Do you have students who read a text and are clueless about what they read? Or when you prompt them to share what they learned from a text, they frantically look back at the last sentence they read and then spit it out verbatim?
Before we get into conversations about main ideas, author’s point of view, summarizing content and so forth, we may want to provide time for students to grapple with questions like:
- What did I understand or learn in this text (or section of text or even just this sentence)?
- What did I not understand?
- I didn’t understand this, so what can I do to figure it out?
I use the Coding Strategy (Hoyt, 2008) to introduce or reinforce self-monitoring with students. After each sentence or paragraph or section of text, students stop, think, and code the text with one of the following:
*I already knew this information.
+ This is new information.
? I don’t understand this part or I’m wondering about…
! Wow this is interesting and this is why I think so…
This is an image of the bookmark I give students. I’ve attached a PDF here. CODING BOOKMARK 11_12_15
Here’s an easy lesson procedure:
- Explain the skill and strategy. Self-monitoring means to keep track of what we are and are not understanding and then to use fix-up strategies to repair meaning. Then explain the strategy. When we code our thinking, this means we read, stop, think & jot a code and write a few notes.
- Model using the Coding Strategy to self-monitor. Read aloud from a text projected for all students to view and write aloud codes with notes about your thinking. When I introduce this strategy to students, I read aloud, think aloud, and write codes and notes – before the students did this on their own. See image below for a lesson I did with 5th grade students.
- Direct students to read a chunk of text and stop to write a code with a few notes on a sticky note.
- Ask students to talk with a partner about what they learned from the text as well as their codes and notes.
- Proceed in a similar fashion with additional chunks of the text, coaching students during individual conferences, and providing time to stop and talk with a partner.
- CLOSE – Students can end up with very fragmented thinking if they just code like crazy and don’t also think about how all of the details they are reading are related. During conferences and at the end, I pose questions that require synthesis like “So looking at all of your coded notes, what do you think the author’s purpose was for writing this text?” or “So what did you learn from reading the whole text that was important?” Ask the students to think across their coded notes. At the end, ask the students to place their notes in the middle of a sheet of paper and draw a frame around. Then ask them to write the main idea in the frame. For more information on the frame analogy for teaching main idea, see a recent blog entry I wrote.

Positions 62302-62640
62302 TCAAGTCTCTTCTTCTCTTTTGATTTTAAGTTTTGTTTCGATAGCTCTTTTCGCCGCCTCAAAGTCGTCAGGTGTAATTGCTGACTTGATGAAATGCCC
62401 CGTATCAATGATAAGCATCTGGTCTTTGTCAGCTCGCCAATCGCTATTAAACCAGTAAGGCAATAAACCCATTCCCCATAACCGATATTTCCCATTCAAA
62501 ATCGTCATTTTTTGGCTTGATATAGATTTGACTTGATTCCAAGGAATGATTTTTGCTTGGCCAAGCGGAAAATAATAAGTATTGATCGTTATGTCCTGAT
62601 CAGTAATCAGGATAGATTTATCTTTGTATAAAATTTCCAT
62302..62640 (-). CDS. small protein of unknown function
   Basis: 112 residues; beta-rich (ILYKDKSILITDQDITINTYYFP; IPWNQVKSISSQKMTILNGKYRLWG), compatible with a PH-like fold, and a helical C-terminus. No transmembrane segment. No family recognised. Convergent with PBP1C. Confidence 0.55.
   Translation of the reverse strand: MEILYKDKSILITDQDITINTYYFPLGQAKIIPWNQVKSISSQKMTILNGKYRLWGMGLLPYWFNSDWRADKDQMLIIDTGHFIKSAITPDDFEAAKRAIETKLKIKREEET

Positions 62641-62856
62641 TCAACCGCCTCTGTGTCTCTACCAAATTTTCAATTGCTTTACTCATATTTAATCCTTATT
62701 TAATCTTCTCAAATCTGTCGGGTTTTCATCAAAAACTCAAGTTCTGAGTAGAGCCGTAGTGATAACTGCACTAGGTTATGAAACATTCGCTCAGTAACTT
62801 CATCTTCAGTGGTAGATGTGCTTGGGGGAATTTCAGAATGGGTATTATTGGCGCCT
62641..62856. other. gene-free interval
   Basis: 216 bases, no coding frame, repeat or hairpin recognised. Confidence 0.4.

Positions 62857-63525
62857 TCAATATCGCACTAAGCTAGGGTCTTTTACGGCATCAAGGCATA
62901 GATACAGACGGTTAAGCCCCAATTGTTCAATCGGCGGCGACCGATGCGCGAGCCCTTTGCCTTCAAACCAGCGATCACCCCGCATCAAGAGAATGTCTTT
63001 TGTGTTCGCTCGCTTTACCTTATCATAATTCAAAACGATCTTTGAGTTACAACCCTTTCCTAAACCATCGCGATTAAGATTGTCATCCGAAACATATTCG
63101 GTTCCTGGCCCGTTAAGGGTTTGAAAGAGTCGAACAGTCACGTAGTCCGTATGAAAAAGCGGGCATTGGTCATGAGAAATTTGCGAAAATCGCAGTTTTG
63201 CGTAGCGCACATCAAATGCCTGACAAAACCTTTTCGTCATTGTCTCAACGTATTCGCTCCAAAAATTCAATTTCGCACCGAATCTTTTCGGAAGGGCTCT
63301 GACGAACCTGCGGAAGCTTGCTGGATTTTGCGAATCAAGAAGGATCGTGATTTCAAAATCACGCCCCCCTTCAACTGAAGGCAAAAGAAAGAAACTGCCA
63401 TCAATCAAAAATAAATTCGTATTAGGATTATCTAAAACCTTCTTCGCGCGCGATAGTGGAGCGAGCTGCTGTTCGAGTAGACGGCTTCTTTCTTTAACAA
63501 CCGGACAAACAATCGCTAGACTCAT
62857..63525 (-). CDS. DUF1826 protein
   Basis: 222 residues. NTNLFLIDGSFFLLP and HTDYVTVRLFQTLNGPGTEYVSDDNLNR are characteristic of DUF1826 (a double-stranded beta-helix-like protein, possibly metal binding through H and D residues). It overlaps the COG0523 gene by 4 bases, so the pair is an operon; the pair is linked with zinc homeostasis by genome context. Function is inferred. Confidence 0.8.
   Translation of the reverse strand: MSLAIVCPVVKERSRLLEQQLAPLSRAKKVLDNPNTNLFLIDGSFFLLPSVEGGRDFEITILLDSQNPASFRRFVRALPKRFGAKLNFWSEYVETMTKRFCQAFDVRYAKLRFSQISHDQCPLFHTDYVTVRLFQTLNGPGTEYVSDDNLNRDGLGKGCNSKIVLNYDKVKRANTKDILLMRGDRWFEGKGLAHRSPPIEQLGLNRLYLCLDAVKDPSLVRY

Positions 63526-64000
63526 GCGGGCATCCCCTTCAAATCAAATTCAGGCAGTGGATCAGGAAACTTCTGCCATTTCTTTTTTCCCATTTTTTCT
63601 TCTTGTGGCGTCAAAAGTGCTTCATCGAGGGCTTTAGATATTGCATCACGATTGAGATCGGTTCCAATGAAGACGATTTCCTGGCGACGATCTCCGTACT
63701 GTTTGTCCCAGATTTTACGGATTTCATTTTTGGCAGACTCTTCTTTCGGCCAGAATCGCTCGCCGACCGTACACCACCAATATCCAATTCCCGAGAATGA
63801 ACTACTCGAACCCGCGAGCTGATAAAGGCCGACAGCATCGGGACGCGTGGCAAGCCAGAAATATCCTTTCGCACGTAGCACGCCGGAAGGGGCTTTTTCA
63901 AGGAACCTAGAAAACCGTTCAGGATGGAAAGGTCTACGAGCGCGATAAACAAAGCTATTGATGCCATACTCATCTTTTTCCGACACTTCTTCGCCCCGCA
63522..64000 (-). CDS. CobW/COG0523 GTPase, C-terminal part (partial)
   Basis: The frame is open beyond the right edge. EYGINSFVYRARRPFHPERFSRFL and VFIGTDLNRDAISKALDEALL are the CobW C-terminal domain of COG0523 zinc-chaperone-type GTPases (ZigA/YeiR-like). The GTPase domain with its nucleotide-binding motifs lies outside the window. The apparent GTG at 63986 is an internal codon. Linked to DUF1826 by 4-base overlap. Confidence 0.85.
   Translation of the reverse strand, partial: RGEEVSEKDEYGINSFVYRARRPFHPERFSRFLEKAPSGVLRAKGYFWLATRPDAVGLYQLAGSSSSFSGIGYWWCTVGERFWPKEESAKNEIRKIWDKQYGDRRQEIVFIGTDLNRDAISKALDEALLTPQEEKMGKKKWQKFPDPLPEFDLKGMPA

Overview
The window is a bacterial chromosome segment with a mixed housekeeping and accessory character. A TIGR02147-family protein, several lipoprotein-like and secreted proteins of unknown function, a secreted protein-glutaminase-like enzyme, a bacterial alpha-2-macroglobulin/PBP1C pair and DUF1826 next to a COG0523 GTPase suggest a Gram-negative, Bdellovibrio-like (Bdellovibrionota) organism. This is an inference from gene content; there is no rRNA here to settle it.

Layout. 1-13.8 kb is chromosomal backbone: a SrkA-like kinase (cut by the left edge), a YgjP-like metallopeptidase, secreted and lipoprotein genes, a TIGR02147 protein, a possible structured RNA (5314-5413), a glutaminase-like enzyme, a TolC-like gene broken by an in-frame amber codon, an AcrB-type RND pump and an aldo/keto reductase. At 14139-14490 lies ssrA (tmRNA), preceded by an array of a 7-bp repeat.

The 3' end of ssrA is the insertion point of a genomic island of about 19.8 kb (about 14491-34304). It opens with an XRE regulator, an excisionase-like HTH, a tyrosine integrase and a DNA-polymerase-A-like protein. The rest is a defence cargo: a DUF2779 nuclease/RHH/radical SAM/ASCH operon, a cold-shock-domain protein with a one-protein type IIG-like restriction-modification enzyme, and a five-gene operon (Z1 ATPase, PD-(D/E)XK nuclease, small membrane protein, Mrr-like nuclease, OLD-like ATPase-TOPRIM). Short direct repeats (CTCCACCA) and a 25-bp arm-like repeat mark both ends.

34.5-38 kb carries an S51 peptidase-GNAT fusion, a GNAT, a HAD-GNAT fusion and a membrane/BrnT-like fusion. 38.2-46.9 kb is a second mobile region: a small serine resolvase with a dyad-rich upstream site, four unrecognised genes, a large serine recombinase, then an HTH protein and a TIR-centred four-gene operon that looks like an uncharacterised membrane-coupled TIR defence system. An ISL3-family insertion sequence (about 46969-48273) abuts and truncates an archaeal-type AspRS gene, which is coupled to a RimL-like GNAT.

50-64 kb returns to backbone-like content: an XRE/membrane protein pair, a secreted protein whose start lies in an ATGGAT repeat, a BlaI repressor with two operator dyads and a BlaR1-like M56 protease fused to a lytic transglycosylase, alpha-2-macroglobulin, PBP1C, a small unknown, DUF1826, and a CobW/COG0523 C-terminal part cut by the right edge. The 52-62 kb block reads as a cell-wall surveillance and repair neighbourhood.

Caution! Beware. Students will use all of your sticky notes, putting just a code on each, and then not be able to recall what they were thinking when they wrote that code. Make sure they jot a few words to help them remember what they were thinking at that point.
ALSO, when you model or confer with individuals, think aloud about parts of the text you did not understand (with a ? code) or that you might not understand if you were their age. Most students do not code for what they don’t understand – and need prompting to do that. I haven’t elaborated on this here – but you need to help them articulate what they can do to repair their meaning making. Have a list of strategies in your mental pocket for this.
If you want to read more about this including looking at sample lessons and a rubric for assessing students’ coding, check out Chapter 6 “Self-Monitoring While Reading” in my book Close Reading of Informational Texts or send your questions to me by email at firstname.lastname@example.org.
Hope this helps.